“Um… excuse me, but do you know you’ve got quite a lot of rats nesting in your mattress?” It turns out the squatter dozing on said mattress is Lithuanian and, as neither of us speak the other’s language, there;s no point continuing the conversation. But I think he knows, anyway. It’s that kind of squat.
Squatters. They’re the freeloading scumbags who slip into your lovely home when you’ve popped out for a pint of milk, or taken the kids to Disneyland for the weekend. You get back to find your front-door key won’t fit in the lock. That’s because it’s been changed, along with all the others. There’s a rainbow-coloured old Transit van parked in your drive and a heap of black binliners bursting with rubbish on the front lawn.
You peer at a photocopied legal notice nailed to the front door. It explains that your house is now the legal dwelling of those inside and no one can enter without their permission. Especially you. It will take weeks, maybe months, to get them legally evicted. Meanwhile, where are you going to sleep tonight?
In fact, this little scenario is close to being an urban legend, about as likely as the Essex lion. All the die-hard squatters I met recently regard such behaviour as tantamount to burglary and would have no truck with it.
In any case, the scenario is defunct. In September a simple, robust law was passed that outlaws squatting in a domestic property. To squat in someone’s house is a criminal offence and the police have full powers to go in mobhanded and winkle out the miscreants. Fines and jail time may follow, for added emphasis.
But most of the squats I’ve been inside for my ITV documentary this week are derelict commercial properties. The new law won’t affect them.
If a community is lucky, squatters will smarten up a local eyesore, maybe plant a vegetable patch where trashed cars used to be, even start up community projects.
If they’re unlucky, they’ll experience the nightmare endured by neighbours of a burnt-out pub in Walthamstow, north-east London. For the past five years it’s been home to anything up to a dozen itinerant Lithuanian labourers. Conditions inside are indescribable.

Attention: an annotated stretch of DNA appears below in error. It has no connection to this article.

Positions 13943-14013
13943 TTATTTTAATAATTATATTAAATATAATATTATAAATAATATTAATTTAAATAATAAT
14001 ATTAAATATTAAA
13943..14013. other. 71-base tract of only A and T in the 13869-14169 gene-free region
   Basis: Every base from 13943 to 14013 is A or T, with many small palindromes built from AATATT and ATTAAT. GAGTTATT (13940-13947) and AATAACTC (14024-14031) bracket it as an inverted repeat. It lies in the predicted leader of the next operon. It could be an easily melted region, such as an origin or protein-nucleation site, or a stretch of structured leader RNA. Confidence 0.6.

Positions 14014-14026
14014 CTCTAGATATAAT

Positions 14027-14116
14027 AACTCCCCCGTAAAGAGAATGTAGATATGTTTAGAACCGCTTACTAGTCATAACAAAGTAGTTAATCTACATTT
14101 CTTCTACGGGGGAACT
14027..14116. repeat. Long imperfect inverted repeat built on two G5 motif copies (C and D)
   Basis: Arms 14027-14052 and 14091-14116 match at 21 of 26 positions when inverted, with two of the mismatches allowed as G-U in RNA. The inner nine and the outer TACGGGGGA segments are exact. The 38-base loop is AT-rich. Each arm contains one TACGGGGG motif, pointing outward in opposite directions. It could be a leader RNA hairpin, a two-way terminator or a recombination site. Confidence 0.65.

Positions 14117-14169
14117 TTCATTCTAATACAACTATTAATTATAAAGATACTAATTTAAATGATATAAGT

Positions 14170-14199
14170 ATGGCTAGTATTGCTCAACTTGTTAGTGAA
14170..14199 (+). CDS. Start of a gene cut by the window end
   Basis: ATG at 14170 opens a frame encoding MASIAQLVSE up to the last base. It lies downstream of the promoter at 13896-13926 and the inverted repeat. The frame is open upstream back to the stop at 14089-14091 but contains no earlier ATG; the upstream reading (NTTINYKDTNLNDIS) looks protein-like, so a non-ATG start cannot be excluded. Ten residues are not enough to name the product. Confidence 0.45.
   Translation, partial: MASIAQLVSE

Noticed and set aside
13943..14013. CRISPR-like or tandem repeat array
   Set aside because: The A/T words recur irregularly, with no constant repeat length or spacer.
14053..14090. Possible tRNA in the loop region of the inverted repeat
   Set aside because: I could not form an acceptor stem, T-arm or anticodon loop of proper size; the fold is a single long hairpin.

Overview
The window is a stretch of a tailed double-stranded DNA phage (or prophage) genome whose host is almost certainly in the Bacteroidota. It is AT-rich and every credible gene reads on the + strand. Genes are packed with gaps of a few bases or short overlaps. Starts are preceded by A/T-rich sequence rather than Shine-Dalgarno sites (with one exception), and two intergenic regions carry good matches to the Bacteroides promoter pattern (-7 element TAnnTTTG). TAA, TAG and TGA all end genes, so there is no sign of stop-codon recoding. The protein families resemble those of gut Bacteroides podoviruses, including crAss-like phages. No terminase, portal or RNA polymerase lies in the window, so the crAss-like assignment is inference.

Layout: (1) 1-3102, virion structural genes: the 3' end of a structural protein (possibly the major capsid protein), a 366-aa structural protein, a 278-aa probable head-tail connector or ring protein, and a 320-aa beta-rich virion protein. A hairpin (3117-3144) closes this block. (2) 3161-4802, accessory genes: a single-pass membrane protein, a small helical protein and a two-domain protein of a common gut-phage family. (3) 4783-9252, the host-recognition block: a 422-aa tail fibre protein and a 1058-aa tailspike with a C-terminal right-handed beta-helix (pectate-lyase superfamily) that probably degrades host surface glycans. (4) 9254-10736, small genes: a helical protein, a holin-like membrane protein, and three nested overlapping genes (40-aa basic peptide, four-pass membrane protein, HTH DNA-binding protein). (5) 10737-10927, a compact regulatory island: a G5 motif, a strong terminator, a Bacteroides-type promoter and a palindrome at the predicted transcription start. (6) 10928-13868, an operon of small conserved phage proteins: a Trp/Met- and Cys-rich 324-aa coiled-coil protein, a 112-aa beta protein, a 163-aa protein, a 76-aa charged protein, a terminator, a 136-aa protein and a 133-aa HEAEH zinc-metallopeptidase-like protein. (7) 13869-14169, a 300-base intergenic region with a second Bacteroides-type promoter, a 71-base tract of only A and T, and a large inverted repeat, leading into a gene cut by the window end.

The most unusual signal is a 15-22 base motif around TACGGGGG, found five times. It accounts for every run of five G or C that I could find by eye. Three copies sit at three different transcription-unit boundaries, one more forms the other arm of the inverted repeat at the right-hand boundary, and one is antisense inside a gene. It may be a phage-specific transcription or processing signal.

Most of the men who live there are hard drinkers. Because there are absolutely no facilities – no running water, no toilet – they stagger outside at night to defecate on the pavement or urinate up the walls of neighbouring businesses, whose owners’ first job of the day is to power-hose the pavement clean of human excrement.
Were they “typical” squatters? No. Were any of the many squatters I got to know this summer “typical”? No. I discovered the world of squatting is a hugely varied and surprising place, nothing like I was expecting.
Since the new law criminalising squatting in domestic properties came into effect, the number of squats in commercial premises is reported to have rocketed. No surprise there. You can’t make homeless people disappear with a wave of the statute book.
I have some sympathy for squatters who move into empty office blocks, derelict pubs, abandoned factories. Sometimes the owners have no immediate plans for the sites. And often they are barely aware they own them – they’re just entries on a balance sheet lodged in a commercial bank in, say, Dubai.
But squatters are a mixed tribe. Some, proud anarchists and anti-capitalists; others, lost souls drifting through broken lives; alcoholics; druggies; eco-warriors. But all seek a kind of personal freedom and independence.
And you know what? I thought there was something quintessentially British about that.